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One little froggy wonders what to do I I i
Up pops another onethen there are two.
Up pops another onethen there are three.
Two little froggies blink their eyes to see
Three little froggies all begin to snore
Up pops another onethen there are four.
Four little froggies kicking and alive
Up pops another onethen there are five.
Five little froggies playing funny tricks
Up pops another onethen there are sixj^
GEORGE AND SAMBO.
ERTKTJDE! Gertrude!" called
Mrs. Clark from the nursery, and
Gertrude ran upstairs, leaving
three-year-old George sitting on
the doorstep playing with the
dog Sambo and a string of empty
spools. When she came back
both George and Sambo were
gone. Frightened, she called to
her mistress, "O, missis, li'l'
George hab done gone an* ran
away and' I don' know whar
Mrs. Clark dropped the baby
on the bed and flew wildly up
street and down, but nowhere
could she see George's curly head
and blue frock.
All this time the small boy
was trotting calmly up one street
and down another, dragging his
spools behind him, while Sambo
kept close at his side. At last
a policeman noticed the little
fellow and tried to reach him
to find out who he was and where
he belonged, but Sambo was
afraid that George would be car
ried off where he could not fol
low him, so he bristled up,
growled and showed his teeth.
Then the spools became entangled in their string
and George sat down on the curb to try to straighten
them out. Here the policeman thought he saw his chance.
But Sambo was quicker than he, and no matter from
what side he approached the dog was there before him.
In the meantime George's father, who had been off
in the country on horseback, came home and was told
that George was lost.
"Where is Sambo?" he asked.
"Oh, Sambo has gone, too
"Well, then, I'll soon find them," he answered, and
springing upon his horse he started off. As he rode he
uttered a strange whistle that he always used when he
called Sambo, but for a long time he had no reply. At
last he heard a faint bark and turned in the direction
from which it came, whistling now and then, and always
getting a bark in return. Soon he saw Sambo standing
'ja the middle of the street, barking and wagging his
tail, while George sat on the curbstone tugging at his
The policeman told Mr. Clark that when Sambo
first heard his'whistle he started off as hard as he could
8 THE JOURNAL JUNIOR, MINNEAPOLIS, MINNESOTA, SATURDAY, MAY 20, 1905.
A PAG E FO THE LITTLEST JUNIOR S
A SPUING CONCERT.
A great big marsh lying in the sun
Up pops a little frogthen there is one.
go but he had not gone far when he turned and went
back to George, keeping up his barking and leaping about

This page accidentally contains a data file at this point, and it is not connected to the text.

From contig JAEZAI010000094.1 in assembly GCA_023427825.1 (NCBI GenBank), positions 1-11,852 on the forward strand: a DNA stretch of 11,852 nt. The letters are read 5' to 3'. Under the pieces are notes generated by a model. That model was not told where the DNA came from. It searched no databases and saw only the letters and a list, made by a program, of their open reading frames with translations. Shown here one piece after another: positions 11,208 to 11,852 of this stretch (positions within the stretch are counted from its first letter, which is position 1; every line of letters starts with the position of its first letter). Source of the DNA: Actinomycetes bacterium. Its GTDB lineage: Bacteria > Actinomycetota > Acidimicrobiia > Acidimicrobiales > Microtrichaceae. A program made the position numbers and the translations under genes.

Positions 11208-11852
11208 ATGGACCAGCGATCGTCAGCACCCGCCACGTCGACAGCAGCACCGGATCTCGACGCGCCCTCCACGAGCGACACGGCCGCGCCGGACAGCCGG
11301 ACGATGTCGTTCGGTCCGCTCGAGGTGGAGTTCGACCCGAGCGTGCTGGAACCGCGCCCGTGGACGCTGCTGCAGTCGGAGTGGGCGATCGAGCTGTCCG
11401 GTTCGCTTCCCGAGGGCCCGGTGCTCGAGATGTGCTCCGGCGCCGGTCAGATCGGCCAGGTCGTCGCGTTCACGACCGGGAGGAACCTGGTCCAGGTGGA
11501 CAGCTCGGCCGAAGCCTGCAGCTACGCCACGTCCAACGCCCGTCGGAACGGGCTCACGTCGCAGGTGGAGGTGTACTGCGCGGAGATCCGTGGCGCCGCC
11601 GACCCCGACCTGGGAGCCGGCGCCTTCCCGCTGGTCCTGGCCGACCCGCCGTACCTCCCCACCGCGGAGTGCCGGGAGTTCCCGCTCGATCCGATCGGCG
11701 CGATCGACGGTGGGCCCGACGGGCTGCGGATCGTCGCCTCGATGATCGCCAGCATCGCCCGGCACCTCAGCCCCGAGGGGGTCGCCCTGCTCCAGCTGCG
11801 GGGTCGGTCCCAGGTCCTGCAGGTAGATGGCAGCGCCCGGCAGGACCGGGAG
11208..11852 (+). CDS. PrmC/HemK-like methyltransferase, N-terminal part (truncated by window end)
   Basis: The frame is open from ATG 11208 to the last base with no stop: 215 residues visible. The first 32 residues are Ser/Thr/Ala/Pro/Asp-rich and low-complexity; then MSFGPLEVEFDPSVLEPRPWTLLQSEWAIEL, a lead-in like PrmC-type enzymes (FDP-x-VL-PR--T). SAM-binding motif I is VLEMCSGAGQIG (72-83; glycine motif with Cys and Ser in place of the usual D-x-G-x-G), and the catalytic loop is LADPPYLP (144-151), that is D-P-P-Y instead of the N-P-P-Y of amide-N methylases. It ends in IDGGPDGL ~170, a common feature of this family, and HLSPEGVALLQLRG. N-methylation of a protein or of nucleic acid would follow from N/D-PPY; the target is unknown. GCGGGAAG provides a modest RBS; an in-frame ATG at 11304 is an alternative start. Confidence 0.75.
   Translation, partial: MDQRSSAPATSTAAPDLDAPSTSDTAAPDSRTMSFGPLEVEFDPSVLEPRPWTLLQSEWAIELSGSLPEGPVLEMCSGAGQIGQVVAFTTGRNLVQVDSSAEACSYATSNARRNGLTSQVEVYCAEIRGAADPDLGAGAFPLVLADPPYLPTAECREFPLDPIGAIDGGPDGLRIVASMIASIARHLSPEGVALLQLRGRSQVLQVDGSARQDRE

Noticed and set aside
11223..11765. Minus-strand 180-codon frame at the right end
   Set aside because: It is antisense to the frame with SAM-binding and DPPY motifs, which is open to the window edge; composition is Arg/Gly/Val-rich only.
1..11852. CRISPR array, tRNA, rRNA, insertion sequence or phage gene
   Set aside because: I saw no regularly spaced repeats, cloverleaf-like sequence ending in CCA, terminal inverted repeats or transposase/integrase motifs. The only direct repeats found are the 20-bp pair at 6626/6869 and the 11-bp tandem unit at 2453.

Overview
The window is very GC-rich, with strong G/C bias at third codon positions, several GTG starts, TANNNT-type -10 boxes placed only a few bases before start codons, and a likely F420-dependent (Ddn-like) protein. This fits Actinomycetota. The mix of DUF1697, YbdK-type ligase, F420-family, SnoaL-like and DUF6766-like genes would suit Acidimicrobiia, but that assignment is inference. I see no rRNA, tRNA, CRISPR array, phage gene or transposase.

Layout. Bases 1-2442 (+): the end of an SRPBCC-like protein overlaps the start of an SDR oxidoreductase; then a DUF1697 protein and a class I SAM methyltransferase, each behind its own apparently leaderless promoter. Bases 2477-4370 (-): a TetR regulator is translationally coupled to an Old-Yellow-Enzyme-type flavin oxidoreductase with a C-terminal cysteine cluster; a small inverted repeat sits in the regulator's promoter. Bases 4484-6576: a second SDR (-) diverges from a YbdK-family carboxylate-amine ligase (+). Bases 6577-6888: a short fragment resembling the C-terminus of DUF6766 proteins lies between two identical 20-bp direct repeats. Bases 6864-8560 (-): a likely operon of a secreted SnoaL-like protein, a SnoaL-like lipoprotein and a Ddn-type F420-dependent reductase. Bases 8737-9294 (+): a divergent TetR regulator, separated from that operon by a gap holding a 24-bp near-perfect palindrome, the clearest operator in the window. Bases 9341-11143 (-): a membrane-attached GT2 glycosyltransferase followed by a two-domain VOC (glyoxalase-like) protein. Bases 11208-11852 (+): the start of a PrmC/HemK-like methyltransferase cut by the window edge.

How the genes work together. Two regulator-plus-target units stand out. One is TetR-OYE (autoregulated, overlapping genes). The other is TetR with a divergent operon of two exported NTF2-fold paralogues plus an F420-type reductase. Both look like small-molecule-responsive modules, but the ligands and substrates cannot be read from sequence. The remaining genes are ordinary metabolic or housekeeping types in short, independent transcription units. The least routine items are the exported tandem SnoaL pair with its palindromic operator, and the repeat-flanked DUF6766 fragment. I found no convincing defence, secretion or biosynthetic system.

until his master came in sight.
While the policeman was talking Sambo lay down
quietly by the side of the horse, as much as to say:
"I've done my part of the business. Now, master,
111 let you manage the rest."Elizabeth Parley, in The
THE LITTLE BIRD THAT TELLS.
He cocked his head upon one side
This funny little bird:
And this is what I heard him say
(Or what I thought I heard):
A common 'English sparrow's what
Yon think me, I suppose!
If so, you're much mistaken
I'm a bird that no one knows!
"My specialty is secrets
I hear them everywhere
On crowded streets, on boats, in parks,
From wires up in the air.
I quickly fly and carry them
To where some gossip dwells,
In short, my dear, you see in me
'The Little Bird that Tells!'
My train eame in just then, and hid
The little scamp from view
But I have pondered what he said,
.And pass it on to you.
So if you're telling secrets
To your cronies, and should spy
A sparrow hopping on the path,
Or on a tree near by,
Pray, whisper low in Clara's ear,
And lower still in Nell's
For what if he should prove to be
"The Little Bird that Tells!"
SAM AND SUE.
I saw a trunk," said Sam to Sue,
"So queer, that what you put inside
Ton never can take out again,
No matter how you tried."
"Indeed, I saw the same trunk too,
Last week when I was at the Zoo
'Twas Mr. Elephant's," laughed Sue.
-Th Grasshopper's Ho^"^
Six little froggies think the world is heaven
Up pops another onethen there are seven.
Seven little froggies for more froggies wait
Up pops another onethen there are eight.
Eight little froggieswhat a cheerful signI
Up pops another onethen there are* nine.
Nine little froggiessplendid froggy-men!
Up pops another onethen there are ten.
Ten little froggies all begin to sing
What do they sing about? Spring, spring, spring!
Lilla Thomas Elder in Little Folks.
THE DANCING LESSON.
Here is a happy little one
Who's having just the best of fun!
Who wouldn't be
In greatest glee
To have a little fairy girl
Come in and teach her how
With steps so light and
To skip and dance and turn and twirl,
And spin about in merry whirl,
From side to side
Oh, wouldn't any one of you
Be glad to have a lesson, too,
From a "really truly" fairyt
THE MARCH HAKE'S OPINION.
"There's always something the matter," __
The March Hare said to the Hatter,
"With the weather! it rains and blows
Or else it hails and snows!
There's always something the matter!"
Said the March Hare to the Hatter.